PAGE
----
The Dundalk Eagle - - EDITORIAL -

River Waste­water Treat­ment Plant. The 10 mile backup was dis­cov­ered in 2010 as a re­sult of this con­sent de­cree.

When the sewer sys­tem is over­loaded, ex­cess is fun­neled into struc­tured over­flow ar­eas and dis­charged into wa­ter­ways, some­thing that en­vi­ron­men­tal ad­vo­cacy groups crit­i­cize.

“The sys­tem is do­ing what it’s de­signed to do, but it’s not as if we’re hit­ting a but­ton to in­ten­tion­ally dump waste into wa­ter­ways,” Kocher said, ex­plain­ing that the sys­tem was built in a time when the en­vi­ron­ment was not as pro­tected. “It takes time. We have to take steps.”

If the over­flow ar­eas are shut off en­tirely, sewage can back up into res­i­dents’ base­ments and bath­tubs, Kocher said.

“It has to go some­where,” he ex­plained.

Due to fi­nan­cial and struc­tural dif­fi­cul­ties, the City missed the con­sent de­cree’s orig­i­nal Jan. 1, 2016, dead­line. Agen­cies later agreed that the goal was un­rea­son­able.

“For the vast ma­jor­ity of the con­sent de­cree, we met the goals,” he said, adding that they dis­cov­ered more prob­lems in the process of ful­fill­ing the orig­i­nal con­sent de­cree.

In ad­di­tion to de­vel­op­ing a com­pre­hen­sive plan, the depart­ment com­pleted 11 sewer main pro­jects, be­gan con­struc­tion on 12 more, and be­gan de­sign­ing an­other 11.

Ad­dress­ing is­sues us­ing green en­ergy

Crit­ics have said that a fix isn’t com­ing fast enough. City of­fi­cials said they are lim­ited by re­sources and are hop­ing to be fis­cally re­spon­si­ble.

“Even the tools we have— like ground sonar—they aren’t per­fect,” Kocher said. “We need peo­ple to ac­tu­ally get into the tun­nels to ex­am­ine the prob­lem.”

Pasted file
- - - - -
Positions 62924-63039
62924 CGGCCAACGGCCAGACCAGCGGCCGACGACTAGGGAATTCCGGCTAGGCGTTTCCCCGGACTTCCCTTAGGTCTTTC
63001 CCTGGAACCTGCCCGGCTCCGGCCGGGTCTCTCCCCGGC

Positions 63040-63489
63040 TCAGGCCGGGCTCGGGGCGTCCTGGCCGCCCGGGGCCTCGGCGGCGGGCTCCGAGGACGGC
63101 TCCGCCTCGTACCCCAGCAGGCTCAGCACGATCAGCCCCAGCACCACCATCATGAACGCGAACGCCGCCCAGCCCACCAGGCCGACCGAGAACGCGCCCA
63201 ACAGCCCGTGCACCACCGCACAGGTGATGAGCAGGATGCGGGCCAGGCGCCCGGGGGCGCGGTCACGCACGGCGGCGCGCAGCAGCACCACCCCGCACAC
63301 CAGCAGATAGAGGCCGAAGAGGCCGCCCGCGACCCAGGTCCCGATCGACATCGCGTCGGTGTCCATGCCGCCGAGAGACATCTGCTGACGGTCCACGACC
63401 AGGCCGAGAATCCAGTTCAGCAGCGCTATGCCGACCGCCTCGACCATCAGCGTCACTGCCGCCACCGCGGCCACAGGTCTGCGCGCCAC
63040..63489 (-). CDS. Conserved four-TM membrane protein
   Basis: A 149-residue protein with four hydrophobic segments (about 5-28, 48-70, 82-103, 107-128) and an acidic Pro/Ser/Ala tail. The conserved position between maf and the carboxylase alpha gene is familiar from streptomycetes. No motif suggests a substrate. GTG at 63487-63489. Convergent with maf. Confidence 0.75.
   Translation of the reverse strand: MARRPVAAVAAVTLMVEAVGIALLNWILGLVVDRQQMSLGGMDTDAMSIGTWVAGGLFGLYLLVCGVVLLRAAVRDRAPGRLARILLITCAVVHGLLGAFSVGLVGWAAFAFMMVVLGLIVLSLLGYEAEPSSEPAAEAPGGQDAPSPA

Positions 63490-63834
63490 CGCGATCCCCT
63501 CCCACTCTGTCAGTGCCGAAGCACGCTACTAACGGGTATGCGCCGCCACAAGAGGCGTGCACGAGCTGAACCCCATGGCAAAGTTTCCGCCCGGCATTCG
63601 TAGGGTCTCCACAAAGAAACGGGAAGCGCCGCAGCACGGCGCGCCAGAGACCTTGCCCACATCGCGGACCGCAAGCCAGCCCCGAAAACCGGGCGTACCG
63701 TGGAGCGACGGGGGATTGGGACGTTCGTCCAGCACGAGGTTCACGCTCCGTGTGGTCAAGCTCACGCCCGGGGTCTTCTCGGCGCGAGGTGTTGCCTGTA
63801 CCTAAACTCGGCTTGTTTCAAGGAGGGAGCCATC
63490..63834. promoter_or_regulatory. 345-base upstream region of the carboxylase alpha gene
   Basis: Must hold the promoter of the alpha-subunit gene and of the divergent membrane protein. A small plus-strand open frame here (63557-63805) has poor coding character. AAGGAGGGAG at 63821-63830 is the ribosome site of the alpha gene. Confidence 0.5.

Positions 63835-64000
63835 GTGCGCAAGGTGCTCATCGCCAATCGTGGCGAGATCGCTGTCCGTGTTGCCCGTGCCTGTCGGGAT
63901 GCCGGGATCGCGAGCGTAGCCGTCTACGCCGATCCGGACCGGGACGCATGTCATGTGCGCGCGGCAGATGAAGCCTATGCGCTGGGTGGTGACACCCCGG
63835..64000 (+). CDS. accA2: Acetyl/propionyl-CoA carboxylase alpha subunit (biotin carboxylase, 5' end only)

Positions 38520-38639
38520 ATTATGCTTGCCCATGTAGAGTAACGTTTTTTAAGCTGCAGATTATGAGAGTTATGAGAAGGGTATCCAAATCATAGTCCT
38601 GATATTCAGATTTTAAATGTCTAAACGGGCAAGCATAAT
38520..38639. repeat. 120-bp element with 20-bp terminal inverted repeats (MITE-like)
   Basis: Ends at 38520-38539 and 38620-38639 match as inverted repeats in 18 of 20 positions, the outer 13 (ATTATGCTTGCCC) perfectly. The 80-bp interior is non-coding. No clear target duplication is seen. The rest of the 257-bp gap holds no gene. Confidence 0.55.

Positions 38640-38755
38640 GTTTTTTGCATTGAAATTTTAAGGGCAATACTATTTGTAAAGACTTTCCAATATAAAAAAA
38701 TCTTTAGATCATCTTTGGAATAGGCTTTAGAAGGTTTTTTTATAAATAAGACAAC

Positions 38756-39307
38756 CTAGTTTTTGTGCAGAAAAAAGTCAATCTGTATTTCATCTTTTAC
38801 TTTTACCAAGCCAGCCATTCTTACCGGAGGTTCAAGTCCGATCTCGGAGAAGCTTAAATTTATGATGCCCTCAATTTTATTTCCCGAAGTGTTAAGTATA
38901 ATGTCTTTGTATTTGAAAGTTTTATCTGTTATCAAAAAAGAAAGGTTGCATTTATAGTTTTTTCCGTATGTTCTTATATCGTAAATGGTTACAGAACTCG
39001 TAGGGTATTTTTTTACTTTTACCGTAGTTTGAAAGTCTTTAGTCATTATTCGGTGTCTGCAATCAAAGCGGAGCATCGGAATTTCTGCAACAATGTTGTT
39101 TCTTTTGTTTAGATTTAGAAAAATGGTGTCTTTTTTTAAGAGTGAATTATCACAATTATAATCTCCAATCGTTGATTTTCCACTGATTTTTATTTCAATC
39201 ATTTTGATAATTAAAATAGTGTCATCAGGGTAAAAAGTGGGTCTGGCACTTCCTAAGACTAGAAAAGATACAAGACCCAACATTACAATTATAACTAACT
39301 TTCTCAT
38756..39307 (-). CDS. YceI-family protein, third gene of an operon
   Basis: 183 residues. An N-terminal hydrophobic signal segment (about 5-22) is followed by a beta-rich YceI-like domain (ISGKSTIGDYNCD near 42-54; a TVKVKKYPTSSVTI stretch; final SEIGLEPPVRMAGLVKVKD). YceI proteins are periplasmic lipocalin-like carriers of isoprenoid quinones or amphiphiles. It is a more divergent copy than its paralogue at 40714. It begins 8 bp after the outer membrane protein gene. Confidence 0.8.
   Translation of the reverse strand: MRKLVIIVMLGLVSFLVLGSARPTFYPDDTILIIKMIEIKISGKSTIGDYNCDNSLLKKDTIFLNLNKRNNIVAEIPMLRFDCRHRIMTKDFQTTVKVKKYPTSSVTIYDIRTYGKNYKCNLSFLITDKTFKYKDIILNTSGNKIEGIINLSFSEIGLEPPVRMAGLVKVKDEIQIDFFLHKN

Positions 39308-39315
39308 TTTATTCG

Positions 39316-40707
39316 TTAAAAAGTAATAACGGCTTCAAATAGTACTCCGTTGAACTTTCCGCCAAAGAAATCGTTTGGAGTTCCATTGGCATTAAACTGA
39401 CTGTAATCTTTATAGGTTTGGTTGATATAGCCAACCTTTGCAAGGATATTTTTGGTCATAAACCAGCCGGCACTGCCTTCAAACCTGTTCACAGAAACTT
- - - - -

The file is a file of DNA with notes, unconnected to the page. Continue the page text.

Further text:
Gal­lagher stressed the need to solve large, sys­temic prob­lems with per­ma­nent, re­spon­si­ble so­lu­tions, in­stead of putting bandaids on symp­toms.

“To be fis­cally re­spon­si­ble, it doesn’t make sense to throw money at symp­toms un­til you know what the over­ar­ch­ing prob­lem is,” Gal­lagher said. “Then you can get a per­ma­nent so­lu­tion.”

Con­struct­ing the pro­gram will cost a lot of money, and main­tain­ing the sys­tem will in­crease costs too. It will re­quire more elec­tri­cal en­ergy to pump waste into the treat­ment plant.

To cut costs and to de­velop a more sus­tain­able op­er­a­tion, the plant be­gan us­ing green en­ergy sources.

A field of so­lar pan­els was in­stalled, pro­vid­ing a megawatt of power, which is about eight per­cent of the plant’s to­tal con­sump­tion.

“There’s been a con­certed ef­fort in this ad­min­is­tra­tion with [Pub­lic Works] Sec­re­tary Chow to use sus­tain­ables as much as pos­si­ble,” Kocher said.

Some waste is burned to pro­duce elec­tri­cal en­ergy, pro­duc­ing 20 per­cent of the plant’s needed en­ergy.

“Over a quar­ter of the en­ergy is green en­ergy,” Gal­lagher said.

The plant con­stantly un- der­goes up­grades to en­hance op­er­a­tions and func­tion more ef­fi­ciently.

Point­ing to a model of the treat­ment plant built in De­cem­ber 2001, Kocher said “this is out of date now. The plant un­der­goes one up­grade af­ter an­other.”

The lat­est pro­gram, in ad­di­tion to the so­lar pan­els, is an en­hanced nu­tri­ent re­moval (ENR) pro­gram.

The goal of this pro­gram is to keep nu­tri­ents out of the wa­ter, pre­vent­ing ex­ces­sive amounts of al­gae blooms, which are harm­ful to aquatic life.

“Our num­ber one goal is the en­vi­ron­ment and get­ting it bet­ter,” Gal­lagher said.

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